Retailers have reportedly leaked details about how buying and selling used games will work on the Xbox One system, and how it will give money back to publishers and Microsoft itself. Speaking at a conference with "key retail partners," MCVUK is reporting that Microsoft representatives said that the new system will integrate with its own cloud-based Azure game tracking system. Gamers will only be able to buy and sell used Xbox One games at pre-approved retail partners who have integrated their computer networks with the Azure system. Both Microsoft and the game's original publisher will automatically receive a percentage whenever a customer buys a used game.
When a gamer chooses to sell off an old game, the retailer will register that person's copy of the game as having been sold on Azure. After that, Azure will automatically wipe the game and its license from the seller's account. To play the sold-off game again, the seller must purchase another copy. Chances are this erasure would happen when the Xbox One was "checking in" with Microsoft's servers, a process described by Microsoft vice president Phil Harrison as taking place every 24 hours. Once sold, the retailer can set the price of the used game for resale, although rumors (see below) suggest that used game prices might have to include an "activation fee" set by Microsoft.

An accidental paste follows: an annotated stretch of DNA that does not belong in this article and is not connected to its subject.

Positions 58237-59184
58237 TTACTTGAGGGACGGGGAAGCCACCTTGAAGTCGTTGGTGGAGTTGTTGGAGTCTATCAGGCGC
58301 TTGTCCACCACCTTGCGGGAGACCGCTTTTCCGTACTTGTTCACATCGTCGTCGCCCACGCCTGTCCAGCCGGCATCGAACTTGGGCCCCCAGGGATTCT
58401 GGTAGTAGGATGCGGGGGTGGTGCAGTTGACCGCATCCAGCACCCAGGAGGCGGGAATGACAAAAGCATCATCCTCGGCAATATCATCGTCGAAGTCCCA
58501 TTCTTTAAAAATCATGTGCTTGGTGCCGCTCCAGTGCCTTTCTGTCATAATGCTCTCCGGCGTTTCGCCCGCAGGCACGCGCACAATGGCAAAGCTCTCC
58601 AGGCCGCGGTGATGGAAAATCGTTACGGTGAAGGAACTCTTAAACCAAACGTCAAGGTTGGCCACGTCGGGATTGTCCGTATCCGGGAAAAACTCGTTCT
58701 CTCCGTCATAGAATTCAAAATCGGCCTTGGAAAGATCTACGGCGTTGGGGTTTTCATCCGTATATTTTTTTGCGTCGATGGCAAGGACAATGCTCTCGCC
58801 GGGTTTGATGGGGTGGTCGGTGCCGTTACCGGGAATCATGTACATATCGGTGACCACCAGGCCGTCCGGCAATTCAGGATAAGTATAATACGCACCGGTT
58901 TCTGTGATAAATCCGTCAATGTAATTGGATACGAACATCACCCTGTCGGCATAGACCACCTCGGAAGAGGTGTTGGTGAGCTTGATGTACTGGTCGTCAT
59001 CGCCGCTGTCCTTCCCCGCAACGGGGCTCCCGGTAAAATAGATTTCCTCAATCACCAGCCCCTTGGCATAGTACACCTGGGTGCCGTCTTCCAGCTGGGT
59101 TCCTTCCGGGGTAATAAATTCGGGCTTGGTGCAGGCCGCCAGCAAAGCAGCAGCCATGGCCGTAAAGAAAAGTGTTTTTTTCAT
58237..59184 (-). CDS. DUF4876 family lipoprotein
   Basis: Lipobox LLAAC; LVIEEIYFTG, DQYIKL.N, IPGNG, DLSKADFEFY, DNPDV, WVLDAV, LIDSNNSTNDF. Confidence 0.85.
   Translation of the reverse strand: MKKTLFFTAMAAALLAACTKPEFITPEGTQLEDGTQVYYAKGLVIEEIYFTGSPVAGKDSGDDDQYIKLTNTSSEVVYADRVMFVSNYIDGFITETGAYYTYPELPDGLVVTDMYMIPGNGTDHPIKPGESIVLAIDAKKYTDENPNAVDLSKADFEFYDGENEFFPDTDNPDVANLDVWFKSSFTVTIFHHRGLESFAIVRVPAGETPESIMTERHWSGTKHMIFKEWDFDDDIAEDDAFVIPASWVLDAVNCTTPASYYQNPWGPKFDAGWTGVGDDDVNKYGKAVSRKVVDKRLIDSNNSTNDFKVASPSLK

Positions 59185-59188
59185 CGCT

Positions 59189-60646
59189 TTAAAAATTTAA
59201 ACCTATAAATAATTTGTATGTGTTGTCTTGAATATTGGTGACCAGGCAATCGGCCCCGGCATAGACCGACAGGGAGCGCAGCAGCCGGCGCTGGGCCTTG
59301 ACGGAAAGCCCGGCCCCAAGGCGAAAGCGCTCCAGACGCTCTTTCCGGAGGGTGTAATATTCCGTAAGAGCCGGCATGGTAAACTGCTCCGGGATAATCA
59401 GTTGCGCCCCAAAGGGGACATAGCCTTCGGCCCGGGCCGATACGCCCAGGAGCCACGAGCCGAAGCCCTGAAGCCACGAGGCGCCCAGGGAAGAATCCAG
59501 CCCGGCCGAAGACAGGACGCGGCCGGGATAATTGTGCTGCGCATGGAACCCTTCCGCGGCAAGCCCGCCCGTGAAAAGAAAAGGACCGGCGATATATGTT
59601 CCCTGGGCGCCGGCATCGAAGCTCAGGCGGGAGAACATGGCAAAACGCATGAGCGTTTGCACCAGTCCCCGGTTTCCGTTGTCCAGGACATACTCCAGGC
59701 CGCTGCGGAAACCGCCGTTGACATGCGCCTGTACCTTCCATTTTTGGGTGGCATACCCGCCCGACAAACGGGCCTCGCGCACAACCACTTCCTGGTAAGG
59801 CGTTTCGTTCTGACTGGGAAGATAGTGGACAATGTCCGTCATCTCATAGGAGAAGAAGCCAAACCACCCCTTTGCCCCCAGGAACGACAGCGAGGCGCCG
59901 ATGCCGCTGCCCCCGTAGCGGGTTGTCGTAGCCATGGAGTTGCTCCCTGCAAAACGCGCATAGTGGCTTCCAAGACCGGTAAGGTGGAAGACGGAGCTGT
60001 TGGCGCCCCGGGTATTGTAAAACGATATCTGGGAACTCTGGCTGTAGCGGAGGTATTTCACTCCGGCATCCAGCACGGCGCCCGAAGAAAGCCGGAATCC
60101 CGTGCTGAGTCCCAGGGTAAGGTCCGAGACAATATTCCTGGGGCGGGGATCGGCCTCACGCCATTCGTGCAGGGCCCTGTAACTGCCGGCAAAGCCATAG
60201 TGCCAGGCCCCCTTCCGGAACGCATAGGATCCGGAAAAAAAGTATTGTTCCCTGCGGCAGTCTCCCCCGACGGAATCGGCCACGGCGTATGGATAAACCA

It is unknown what percentage of the profits from a used game sale will actually go to the retailer. A rumors reported by ConsoleDeals.co.uk suggests that the retailer's share of proceeds from used game sales could be as low as 10%. That's close to the retailer's share of the profits from a used game sale, and much lower than the share retailers currently receive from sales of used Xbox 360 games. The same rumor suggests that the price Azure would set for used game activations would be around $50 (£35). The rumor does not specify if this would be a blanket price for all games, or how it might change over time as games got older.
It's worth noting that we're likely almost a half-year from the Xbox One's release (every home console release since the PS2, including both the original Xbox and the 360, has launched in November), things could change, but the first reports of the Xbox One's unique architecture likely mean changes are in store for used game retailers.
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